Working with existing troubled families teams in councils, the employment advisers will give intensive support to whole families and for the first time track the progress made to get them into jobs.
The practical support will include CV writing, job interview skills and highlight training opportunities and job vacancies in the area. They will also put families in contact with local employers, demonstrating that there are opportunities for everyone to get into work.
The announcement comes alongside figures from local authorities on progress within the first year of the government’s Troubled Families programme which show that by the end of December last year:
- councils had already identified more than half of the 120,000 families the Prime Minister pledged to turn around by 2015, with over 62,000 names and addresses in the system and 50% more than they were asked to identify this year
- more than 1 in 6 (23,000) of the 120,000 troubled families were already being worked with in 2012 with intensive interventions in place to tackle truancy, youth crime, anti-social behaviour and unemployment
- ahead of expectations local authorities reported in January that they had successfully turned around the lives of 1,675 troubled families after just 9 months of the 3 year programme, meaning that the children in those families are regularly in school and not committing crime or adults are in work
Local Government Secretary Eric Pickles said:
“These early results show that the Troubled Families programme is on track, changing families for the better and reducing their impact on the communities around them. We are ahead of schedule on the number of families that have been identified for intervention and I am delighted that 23,000 families are already being worked with, less than a year after the programme began.
“This programme is getting to grips with some of the hardest to help families in the country and in doing so will help bring down the costs they incur to the taxpayer and the damage they do to communities. But by including a real push towards employment for troubled families we will also help give a sense of purpose and aspiration to people who for too long have been allowed to fail by the state.”
Secretary of State for Work and Pensions Iain Duncan Smith said:
“There are thousands of individuals and families in the UK living troubled lives blighted by crime, worklessness, and truancy. Worklessness can be a particular issue for some of these families and helping them get and keep a job can be vital in turning their lives around, bringing improved structure and stability with increased aspirations and confidence.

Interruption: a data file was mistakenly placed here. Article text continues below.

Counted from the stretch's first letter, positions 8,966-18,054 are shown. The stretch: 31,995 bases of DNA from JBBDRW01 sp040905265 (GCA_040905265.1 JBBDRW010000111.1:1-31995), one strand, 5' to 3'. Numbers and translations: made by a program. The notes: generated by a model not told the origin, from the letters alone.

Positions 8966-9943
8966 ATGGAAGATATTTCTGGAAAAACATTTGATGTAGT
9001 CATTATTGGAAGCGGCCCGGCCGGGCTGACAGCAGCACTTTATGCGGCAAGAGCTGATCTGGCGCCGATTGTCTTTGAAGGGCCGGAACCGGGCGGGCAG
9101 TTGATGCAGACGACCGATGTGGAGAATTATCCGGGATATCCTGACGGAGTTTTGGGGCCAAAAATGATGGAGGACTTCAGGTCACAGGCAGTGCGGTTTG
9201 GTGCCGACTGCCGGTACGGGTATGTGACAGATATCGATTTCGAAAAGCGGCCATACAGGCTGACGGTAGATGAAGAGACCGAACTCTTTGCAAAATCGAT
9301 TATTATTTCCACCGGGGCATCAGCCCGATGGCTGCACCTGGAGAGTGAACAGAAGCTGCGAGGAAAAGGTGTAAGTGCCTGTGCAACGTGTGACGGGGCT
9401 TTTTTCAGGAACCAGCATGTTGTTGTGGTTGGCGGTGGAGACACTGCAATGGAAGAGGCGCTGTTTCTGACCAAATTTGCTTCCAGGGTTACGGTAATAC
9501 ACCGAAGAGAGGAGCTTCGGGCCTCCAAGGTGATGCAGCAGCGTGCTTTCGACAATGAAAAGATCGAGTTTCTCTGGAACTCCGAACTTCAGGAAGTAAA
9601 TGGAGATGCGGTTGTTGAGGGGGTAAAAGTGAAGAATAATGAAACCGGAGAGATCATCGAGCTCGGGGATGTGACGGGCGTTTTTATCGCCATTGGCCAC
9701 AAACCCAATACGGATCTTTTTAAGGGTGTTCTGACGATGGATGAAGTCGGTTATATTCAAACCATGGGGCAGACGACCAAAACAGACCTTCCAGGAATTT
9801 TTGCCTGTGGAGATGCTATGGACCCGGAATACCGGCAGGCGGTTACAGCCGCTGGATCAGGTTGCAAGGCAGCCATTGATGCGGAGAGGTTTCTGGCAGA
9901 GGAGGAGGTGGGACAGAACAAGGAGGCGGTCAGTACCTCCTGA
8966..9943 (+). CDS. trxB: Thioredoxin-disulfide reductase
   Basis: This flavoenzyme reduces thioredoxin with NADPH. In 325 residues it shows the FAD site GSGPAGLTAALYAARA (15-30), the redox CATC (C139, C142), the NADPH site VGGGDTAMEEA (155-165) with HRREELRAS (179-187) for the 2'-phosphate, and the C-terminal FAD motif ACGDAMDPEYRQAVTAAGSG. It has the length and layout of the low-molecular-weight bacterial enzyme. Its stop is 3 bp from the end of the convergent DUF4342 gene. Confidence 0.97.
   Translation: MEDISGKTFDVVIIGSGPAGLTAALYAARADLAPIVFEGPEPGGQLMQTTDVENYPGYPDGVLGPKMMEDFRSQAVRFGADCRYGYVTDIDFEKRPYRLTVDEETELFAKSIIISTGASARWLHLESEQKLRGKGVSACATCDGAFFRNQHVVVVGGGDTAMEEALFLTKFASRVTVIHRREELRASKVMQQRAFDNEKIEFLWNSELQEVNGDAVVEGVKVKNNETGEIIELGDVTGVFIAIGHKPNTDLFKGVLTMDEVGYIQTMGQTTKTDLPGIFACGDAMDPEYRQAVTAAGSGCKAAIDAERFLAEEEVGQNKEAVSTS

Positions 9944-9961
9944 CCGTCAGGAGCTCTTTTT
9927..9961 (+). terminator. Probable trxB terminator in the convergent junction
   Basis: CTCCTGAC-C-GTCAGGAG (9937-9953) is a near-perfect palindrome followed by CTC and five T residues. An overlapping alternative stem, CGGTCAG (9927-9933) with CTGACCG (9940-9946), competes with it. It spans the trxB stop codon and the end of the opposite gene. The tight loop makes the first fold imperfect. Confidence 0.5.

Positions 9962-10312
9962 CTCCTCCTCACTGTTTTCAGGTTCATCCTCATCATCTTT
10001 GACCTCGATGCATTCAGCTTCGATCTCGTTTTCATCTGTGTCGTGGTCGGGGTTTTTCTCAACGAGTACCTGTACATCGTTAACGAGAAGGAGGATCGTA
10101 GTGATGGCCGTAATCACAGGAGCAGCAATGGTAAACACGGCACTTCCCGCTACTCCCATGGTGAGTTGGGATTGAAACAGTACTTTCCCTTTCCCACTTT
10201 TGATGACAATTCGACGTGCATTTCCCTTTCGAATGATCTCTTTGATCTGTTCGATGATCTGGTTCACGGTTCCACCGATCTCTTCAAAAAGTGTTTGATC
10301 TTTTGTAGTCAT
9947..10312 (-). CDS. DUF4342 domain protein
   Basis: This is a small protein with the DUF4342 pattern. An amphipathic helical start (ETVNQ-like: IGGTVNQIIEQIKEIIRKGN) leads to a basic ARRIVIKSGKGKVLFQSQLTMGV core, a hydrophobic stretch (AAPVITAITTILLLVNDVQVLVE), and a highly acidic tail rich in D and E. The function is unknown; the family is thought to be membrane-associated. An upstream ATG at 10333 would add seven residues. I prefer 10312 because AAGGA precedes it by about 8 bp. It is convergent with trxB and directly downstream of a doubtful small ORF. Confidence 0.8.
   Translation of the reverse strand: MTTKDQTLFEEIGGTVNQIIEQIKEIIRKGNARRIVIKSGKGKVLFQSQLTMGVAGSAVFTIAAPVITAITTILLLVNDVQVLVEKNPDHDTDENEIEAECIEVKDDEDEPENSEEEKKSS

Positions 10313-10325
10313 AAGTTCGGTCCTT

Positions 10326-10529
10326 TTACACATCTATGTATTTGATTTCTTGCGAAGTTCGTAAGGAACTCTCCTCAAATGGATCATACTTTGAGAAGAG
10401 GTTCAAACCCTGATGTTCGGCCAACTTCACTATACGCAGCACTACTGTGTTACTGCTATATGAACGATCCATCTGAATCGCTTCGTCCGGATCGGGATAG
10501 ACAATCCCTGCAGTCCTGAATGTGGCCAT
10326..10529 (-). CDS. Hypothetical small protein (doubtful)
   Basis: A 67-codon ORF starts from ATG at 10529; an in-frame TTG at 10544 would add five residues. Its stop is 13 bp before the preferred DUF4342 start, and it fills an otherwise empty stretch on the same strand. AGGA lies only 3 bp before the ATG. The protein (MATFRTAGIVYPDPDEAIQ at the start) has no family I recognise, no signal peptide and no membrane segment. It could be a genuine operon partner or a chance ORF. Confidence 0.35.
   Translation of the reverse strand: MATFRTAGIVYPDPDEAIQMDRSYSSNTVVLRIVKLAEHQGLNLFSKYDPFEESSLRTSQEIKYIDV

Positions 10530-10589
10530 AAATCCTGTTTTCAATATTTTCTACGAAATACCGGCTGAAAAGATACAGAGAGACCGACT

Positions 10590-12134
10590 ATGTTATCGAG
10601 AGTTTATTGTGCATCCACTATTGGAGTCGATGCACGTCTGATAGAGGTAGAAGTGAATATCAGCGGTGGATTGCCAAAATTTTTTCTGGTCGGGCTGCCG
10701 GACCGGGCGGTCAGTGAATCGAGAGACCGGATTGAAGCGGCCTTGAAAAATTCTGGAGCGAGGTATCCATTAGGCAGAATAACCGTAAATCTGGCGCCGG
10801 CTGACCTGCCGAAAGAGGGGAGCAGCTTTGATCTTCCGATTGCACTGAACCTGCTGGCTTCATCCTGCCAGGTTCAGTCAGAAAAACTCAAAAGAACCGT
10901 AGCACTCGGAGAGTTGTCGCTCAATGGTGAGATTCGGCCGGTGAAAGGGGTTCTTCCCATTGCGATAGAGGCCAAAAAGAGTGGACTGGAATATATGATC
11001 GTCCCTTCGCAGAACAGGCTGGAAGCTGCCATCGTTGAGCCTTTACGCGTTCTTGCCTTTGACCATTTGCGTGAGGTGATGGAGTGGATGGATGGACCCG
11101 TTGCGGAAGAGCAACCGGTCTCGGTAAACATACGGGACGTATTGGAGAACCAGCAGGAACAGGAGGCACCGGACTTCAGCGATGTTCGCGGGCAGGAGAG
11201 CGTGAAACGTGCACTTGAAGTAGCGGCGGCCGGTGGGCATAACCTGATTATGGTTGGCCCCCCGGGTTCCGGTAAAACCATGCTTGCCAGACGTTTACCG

“Work can also enable parents to act as role models for their children, as children growing up in workless households are more likely to experience worklessness themselves. Jobcentre Plus advisers will now be working with families to offer more targeted support to those who have been failed by the system and where no-one is working or there is a history of worklessness across generations.”
Troubled families are defined as those who:
- are involved in youth crime or anti-social behaviour
- have children who are regularly truanting
- have an adult on out-of-work benefits
- cost the public sector large sums in responding to their problems, an estimated average of £75,000 per year
The government is committed to turning around the lives of 120,000 troubled families by 2015:
- getting children back into school
- cutting youth crime and anti-social behaviour across the whole family
- putting adults on a path back to work
- cutting the costs to the taxpayer of tackling their problems
Full details of the government’s payment by results framework for troubled families can be found in: The troubled families programme: financial framework.
Under the joint DCLG-DWP agreement local authorities will be asked to share information with their local Jobcentre Plus about families who they have identified as part of the Troubled Families programme. Jobcentre Advisers will then know which benefit claimants are receiving support through the programme and adopt a coordinated local approach to dealing with the whole family. The 94 local authorities with the most troubled families will be offered up to 6 fully-funded Troubled Families Employment Advisors, seconded from their local Jobcentre Plus, according to the number of troubled families they have in their area. In total, these areas have committed to turn around over 80% of the 120,000 troubled families in England. The remaining 58 local authorities with fewer troubled families will be offered a single point of contact within Jobcentre Plus and given practical support to promote the employment agenda in their area.
The figures from local authorities on progress within the first year of the government’s Troubled Families programme in regard to families ‘identified’ and families being ‘worked with’ have been collated from the latest quarterly returns submitted to DCLG’s Troubled Families Team from all 152 upper tier local authorities in England in December 2012. These do not constitute official statistics. The data in regard to families ‘turned around’ has been collated from data submitted by upper-tier local authorities in January in support of claims for result payments under the terms of the financial framework for the Troubled Families Programme. Full details of these returns can be found in: Troubled Families programme: progress by December 2012.